In ancient Greece, the ideal of education involved far more than the learning of facts and the mastering of skills. More, even, than the training of intellect and the honing of abstract reasoning skills. Beyond intellectual refinement and physical training, the Greek educational ideal also involved the shaping of moral character and philosophical excellence. The ideal education involved rhetoric, grammar, history, philosophy, scientific disciplines (such as mathematics, physics, geography and biology), literature, poetry, music and a variety of physical disciplines (such as gymnastics, wrestling, horsemanship and archery). All these aspects were not seen as separate, but as facets of an undivided whole. They supported and enhanced each other, jointly contributing to a complete education.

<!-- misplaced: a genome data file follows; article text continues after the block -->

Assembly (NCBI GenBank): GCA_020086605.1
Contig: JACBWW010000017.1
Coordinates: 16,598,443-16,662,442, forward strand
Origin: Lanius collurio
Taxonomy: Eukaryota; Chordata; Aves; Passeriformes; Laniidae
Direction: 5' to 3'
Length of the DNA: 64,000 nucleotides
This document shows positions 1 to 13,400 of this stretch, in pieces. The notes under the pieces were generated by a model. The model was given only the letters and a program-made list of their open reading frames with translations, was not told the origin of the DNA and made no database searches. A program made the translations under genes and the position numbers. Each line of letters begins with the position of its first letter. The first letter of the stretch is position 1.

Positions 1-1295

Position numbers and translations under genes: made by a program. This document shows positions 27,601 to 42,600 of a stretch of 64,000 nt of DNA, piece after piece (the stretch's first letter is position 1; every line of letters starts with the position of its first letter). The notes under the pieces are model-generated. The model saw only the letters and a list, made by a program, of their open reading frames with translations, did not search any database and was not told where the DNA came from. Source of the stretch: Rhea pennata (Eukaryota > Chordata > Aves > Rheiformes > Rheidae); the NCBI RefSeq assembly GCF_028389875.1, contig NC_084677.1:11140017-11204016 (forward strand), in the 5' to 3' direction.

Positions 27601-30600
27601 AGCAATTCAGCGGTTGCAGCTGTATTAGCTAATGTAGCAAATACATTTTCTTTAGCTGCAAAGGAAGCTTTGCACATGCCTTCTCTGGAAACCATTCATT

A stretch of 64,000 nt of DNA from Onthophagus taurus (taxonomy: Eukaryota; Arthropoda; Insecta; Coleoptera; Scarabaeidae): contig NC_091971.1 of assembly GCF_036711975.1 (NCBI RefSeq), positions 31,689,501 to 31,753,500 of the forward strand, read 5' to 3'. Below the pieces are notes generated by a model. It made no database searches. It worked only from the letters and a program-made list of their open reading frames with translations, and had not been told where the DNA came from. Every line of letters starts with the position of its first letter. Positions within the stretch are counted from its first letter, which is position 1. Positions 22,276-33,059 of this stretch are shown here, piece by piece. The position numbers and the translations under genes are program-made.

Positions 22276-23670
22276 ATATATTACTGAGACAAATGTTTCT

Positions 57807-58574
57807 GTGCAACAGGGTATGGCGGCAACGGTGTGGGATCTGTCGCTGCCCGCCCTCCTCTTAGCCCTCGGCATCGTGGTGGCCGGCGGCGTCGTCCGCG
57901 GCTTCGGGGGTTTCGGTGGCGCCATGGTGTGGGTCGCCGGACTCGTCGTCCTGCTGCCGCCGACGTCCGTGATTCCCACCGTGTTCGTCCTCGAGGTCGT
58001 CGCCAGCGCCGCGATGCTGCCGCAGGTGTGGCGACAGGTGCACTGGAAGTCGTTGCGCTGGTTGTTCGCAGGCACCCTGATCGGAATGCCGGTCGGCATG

This educational ideal was called paideia.